This fact sheet is not a substitute for legal advice. You should seek specific advice for your circumstances.
If you are involved in any of the common arrangements set out below, you should consider the implications of the Personal Property Securities Act 2009 (Cth) (PPSA). You may need to take additional steps to ensure that your interest in personal property (property other than land, for example, grain, livestock or machinery) has the strongest legal protection.
Failure to take such steps may mean that your interest is unenforceable against third parties and you may lose your interest in such property.
Leasing personal property
If you lease, bail or consign personal property then you must consider the PPSA, which now regulates many such arrangements. To protect your interest in the property as lessor, bailor or consignor you may need to take further steps than were required before the PPSA. Failure to do so may have significant (and counter-intuitive) consequences. For example, a lessor may lose their property where the lessee becomes insolvent / bankrupt.
Selling personal property on retention of title / conditional sale type arrangements
If you sell personal property using retention of title / conditional sale type arrangements then you need to take further steps under the PPSA to best protect your interest. Such arrangements are no longer effective protection against buyer default without taking these further steps.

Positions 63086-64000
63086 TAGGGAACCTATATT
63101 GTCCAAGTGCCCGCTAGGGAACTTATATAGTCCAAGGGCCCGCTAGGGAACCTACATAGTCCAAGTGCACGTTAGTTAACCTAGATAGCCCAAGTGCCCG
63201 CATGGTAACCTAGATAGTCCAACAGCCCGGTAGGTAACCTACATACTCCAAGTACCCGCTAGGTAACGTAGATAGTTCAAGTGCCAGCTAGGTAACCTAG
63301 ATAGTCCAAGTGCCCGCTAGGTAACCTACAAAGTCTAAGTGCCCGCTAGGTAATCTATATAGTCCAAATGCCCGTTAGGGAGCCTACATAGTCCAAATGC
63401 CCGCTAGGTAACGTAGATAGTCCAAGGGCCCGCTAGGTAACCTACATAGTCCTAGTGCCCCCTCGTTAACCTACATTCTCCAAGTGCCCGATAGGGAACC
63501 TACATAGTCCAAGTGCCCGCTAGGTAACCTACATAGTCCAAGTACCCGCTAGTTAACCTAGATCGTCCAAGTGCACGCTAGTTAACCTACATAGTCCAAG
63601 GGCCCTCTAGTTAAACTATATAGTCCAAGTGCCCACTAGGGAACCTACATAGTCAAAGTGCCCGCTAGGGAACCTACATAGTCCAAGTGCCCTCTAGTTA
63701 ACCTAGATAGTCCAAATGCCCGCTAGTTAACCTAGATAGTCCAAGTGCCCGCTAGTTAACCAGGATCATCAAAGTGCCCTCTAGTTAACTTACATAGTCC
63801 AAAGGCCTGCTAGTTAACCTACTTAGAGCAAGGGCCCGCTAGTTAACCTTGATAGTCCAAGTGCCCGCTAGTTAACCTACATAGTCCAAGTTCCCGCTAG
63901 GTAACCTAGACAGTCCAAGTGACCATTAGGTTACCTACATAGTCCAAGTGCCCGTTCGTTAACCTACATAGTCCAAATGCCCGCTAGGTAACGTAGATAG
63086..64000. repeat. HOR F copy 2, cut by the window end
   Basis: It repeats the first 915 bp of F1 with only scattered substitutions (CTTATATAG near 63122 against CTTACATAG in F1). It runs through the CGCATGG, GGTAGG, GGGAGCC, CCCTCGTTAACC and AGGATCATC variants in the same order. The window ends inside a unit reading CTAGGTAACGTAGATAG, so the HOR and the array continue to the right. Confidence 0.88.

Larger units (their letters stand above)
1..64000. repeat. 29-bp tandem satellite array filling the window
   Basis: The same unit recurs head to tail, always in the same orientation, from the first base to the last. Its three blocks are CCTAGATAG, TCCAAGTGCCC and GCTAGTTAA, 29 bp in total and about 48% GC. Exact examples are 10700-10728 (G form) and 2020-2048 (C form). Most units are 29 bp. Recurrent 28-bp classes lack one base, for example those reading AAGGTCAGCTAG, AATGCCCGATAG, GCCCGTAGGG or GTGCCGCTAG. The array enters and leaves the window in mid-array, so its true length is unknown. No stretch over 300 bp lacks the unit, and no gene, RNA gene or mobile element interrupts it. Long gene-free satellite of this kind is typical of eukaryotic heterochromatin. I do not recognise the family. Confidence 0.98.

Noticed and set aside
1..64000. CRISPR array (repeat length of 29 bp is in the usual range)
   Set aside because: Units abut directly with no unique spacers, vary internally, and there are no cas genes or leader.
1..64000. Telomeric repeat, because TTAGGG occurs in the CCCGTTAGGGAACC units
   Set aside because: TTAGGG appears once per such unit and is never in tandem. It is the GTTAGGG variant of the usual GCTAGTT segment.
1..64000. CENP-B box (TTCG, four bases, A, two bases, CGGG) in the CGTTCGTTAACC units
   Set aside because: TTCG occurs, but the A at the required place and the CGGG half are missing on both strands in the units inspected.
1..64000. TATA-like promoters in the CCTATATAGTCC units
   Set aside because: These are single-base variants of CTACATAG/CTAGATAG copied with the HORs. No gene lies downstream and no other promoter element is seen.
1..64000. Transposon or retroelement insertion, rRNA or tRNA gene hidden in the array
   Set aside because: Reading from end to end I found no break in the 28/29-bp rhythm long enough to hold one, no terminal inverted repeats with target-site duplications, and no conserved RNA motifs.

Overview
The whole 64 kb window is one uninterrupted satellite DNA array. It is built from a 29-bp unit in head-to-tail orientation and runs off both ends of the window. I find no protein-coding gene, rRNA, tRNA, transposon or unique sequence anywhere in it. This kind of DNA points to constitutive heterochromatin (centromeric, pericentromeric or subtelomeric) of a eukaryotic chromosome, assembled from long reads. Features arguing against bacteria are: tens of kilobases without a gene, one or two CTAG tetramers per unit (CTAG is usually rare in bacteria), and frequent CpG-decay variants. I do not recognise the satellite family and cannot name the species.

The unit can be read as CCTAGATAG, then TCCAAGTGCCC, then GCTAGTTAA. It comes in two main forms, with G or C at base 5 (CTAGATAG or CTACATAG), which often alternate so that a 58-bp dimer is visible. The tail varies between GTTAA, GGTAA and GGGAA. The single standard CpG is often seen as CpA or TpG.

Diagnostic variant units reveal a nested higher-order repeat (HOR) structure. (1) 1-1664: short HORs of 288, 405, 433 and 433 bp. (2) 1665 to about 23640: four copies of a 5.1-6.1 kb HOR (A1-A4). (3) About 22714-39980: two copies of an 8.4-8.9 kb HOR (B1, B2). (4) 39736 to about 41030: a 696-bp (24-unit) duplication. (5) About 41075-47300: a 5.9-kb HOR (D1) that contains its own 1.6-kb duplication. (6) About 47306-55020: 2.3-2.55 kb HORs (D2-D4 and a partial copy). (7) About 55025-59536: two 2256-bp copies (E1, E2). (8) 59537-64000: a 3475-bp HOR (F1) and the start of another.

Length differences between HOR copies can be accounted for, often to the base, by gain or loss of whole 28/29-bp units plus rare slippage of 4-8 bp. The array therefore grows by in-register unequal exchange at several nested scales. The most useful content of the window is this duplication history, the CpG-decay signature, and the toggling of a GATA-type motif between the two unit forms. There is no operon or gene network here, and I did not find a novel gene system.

Share farming / financing crops
Share farmers or financiers can take a security interest over crops. If you grow crops on a third party’s land, or finance crops, you should consider the requirements of the PPSA for taking a security interest over the crop. Complying with the PPSA will best protect your interest in the crop, particularly on the land owner’s insolvency / bankruptcy.
Lending money to finance personal property
If you plan to lend money to a party to fund the purchase of personal property, you need to take steps under the PPSA to secure the loan and ensure that security retains the best available priority.
The PPSA has consolidated a range of state, territory and federal registers into the single, online Personal Property Securities Register. You can search this register to identify whether personal property is encumbered or otherwise subject to a security interest.
In most of the situations outlined above, you need to register your interest on the online Personal Property Securities Register. The Register is accessible by anyone. However, given the importance of the Register tothe PPSA scheme, we recommend seeking professional assistance with registration and searching, to avoidunintended results.
The sale of personal property can have implications for the following:
- Capital Gains Tax;
- Wills; and
- Estate planning.
Feel free to discuss any of these issues with us at any stage.
Commins Hendriks can do your registrations and searches for you and provide advice about the impact of the PPSA on your business activities.